is Curator in Charge of the Department of Photographs at the Metropolitan Museum of Art. Originally hired at the Metropolitan Museum to catalogue the Ford Motor Company Collection of avant-garde European and American photography between the two World Wars, he was promoted to the position of full Curator in 2007. An expert in American photography with wide-ranging interests from 19th-century to contemporary art, Jeff has taught at Columbia University, the Institute of Fine Arts at New York University, and Bard College, and is an admired public speaker, most recently with talks at Yale and Stanford universities. He has organized or co-organized some 20 exhibitions at the Met, and was responsible for facilitating the Museum’s acquisitions of the complete archives of photographers Walker Evans in 1994 and Diane Arbus in 2007. A foremost authority on Evans, he has organized six exhibitions of the artist’s work, including Walker Evans, a major retrospective at the Met in 2000, and Walker Evans and the Picture Postcard in 2009, and has authored eight publications on Evans’s œuvre. He was the curator responsible for the Metropolitan Museum’s presentation of the exhibition Diane Arbus Revelations in 2005, was a co-author of its award-winning catalogue, and also collaborated on the Diane Arbus exhibition traveling in Europe and currently on view at Martin-Gropius-Bau in Berlin. He has in recent years published catalogue essays on Robert Frank, Robert Polidori, Stephen Shore, and Paul Graham, and organized the exhibition Photography and the American Civil War in 2013.
Other texts by Jeff Rosenheim for DIAPHANES
Donatien Grau (ed.), Christoph Wiesner (ed.): Après la crise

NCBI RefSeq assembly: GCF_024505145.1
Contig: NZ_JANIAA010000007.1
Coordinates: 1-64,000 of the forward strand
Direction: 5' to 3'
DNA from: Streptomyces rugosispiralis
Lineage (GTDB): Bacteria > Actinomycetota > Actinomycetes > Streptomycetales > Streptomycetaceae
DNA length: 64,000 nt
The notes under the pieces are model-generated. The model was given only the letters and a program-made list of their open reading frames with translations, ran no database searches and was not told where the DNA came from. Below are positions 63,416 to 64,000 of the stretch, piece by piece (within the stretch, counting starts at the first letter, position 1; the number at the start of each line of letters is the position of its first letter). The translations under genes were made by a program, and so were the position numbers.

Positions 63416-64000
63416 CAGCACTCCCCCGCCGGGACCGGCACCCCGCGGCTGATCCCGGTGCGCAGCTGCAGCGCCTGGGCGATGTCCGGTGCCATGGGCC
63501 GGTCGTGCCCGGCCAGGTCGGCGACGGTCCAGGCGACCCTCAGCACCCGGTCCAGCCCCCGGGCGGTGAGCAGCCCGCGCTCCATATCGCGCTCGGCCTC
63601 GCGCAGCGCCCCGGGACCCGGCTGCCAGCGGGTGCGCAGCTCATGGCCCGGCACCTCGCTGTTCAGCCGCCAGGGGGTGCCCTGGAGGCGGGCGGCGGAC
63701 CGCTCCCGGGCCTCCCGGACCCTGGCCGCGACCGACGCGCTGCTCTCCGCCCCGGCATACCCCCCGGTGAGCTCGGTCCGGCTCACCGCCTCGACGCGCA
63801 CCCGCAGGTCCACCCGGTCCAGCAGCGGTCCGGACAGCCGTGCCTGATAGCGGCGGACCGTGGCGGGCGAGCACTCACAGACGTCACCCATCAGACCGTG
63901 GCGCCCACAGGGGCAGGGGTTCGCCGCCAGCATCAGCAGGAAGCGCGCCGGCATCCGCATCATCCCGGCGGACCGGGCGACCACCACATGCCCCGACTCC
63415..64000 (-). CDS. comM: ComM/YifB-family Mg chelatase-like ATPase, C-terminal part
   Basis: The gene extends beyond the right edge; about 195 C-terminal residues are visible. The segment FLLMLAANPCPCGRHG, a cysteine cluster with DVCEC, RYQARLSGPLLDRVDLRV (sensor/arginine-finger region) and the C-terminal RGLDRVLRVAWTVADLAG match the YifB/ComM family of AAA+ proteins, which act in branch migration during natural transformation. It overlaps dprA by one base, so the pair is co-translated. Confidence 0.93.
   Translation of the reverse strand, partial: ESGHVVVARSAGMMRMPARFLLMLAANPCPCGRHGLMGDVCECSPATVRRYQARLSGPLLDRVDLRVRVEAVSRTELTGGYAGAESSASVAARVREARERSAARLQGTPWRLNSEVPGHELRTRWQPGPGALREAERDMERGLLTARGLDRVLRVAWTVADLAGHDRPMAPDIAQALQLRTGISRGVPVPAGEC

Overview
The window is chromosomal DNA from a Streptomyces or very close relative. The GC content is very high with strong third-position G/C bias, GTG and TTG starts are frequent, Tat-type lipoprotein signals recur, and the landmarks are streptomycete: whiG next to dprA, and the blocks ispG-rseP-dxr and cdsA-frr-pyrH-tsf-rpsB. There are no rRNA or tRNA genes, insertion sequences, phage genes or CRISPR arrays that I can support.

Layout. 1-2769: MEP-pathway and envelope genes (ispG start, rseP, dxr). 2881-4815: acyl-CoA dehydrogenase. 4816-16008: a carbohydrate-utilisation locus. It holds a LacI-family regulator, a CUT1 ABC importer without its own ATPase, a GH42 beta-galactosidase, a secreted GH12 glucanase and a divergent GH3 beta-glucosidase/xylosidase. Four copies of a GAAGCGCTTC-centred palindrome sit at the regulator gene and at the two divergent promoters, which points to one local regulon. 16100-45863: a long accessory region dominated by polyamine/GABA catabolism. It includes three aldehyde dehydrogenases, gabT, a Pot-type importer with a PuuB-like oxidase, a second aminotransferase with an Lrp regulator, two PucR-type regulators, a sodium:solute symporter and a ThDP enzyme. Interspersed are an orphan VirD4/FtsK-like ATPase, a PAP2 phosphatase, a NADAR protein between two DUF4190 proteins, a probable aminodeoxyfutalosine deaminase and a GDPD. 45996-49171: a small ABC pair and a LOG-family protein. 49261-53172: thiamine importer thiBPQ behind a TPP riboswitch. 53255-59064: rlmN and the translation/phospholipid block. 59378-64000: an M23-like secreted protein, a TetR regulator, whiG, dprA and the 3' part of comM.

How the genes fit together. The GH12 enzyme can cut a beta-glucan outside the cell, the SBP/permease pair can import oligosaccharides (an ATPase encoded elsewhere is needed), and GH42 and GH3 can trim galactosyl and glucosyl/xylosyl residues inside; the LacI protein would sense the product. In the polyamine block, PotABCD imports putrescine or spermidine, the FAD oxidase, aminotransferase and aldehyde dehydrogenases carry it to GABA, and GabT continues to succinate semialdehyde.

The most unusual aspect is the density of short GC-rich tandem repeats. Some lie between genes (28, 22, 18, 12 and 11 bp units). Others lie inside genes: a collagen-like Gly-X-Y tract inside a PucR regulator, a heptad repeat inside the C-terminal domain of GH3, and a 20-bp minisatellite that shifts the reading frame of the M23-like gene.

Après la crise établit une plateforme de conversation entre protagonistes de l’art, de l’écriture, de la théorie, de l’exposition, et de l’histoire, afin d’interroger le statut de la photographie aujourd’hui. Les contributeurs viennent des domaines de la théorie critique, de la fiction, de la performance, de la photographie de mode, des musées, du cinéma et du design, et leurs discussions réunissent l’histoire et le contemporain. Ces échanges établissent des parallèles entre la situation actuelle des images photographiques et la crise vécue par la représentation au temps de la naissance de la photographie ; ils mettent en perspective notre relation aux images photographiques à l’ère numérique, et nous permettent de voir en la photographie un médium, une voie pour explorer la politique, l’esthétique, les émotions de nos vies.

 

Au travers de ces conversations vivantes, et des introductions sagaces qui les précèdent, nous en venons à ressentir le fardeau existentiel d’être entouré par des images, tout en commençant à saisir la profondeur historique d’un questionnement des images qui s’ouvrit bien avant la génération actuelle, et qui se confronte aux sujets politiques et culturels cruciaux de notre temps.

 

Avec les contributions de Philippe Artières, Osei Bonsu, Emma Bowkett, Elisabeth Bronfen, Emanuele Coccia, ­Russell ­Ferguson, ­Dominique de Font-­Réaulx, Marc Fumaroli, Leigh Ledare, Kieran Long, Roxana Marcoci, Renzo ­Martens, Paul ­McCarthy, Tom McCarthy, Pascale Montandon-­Jodorowsky, ­ORLAN, Alice Rawsthorn, Jeff Rosenheim, ­Elisa Schaar, ­Bruno Serralongue, Devika Singh, Abdellah Taïa, ­Oliviero ­Toscani, Inez van Lamsweerde & Vinoodh ­Matadin, Wim Wenders, Richard Wentworth.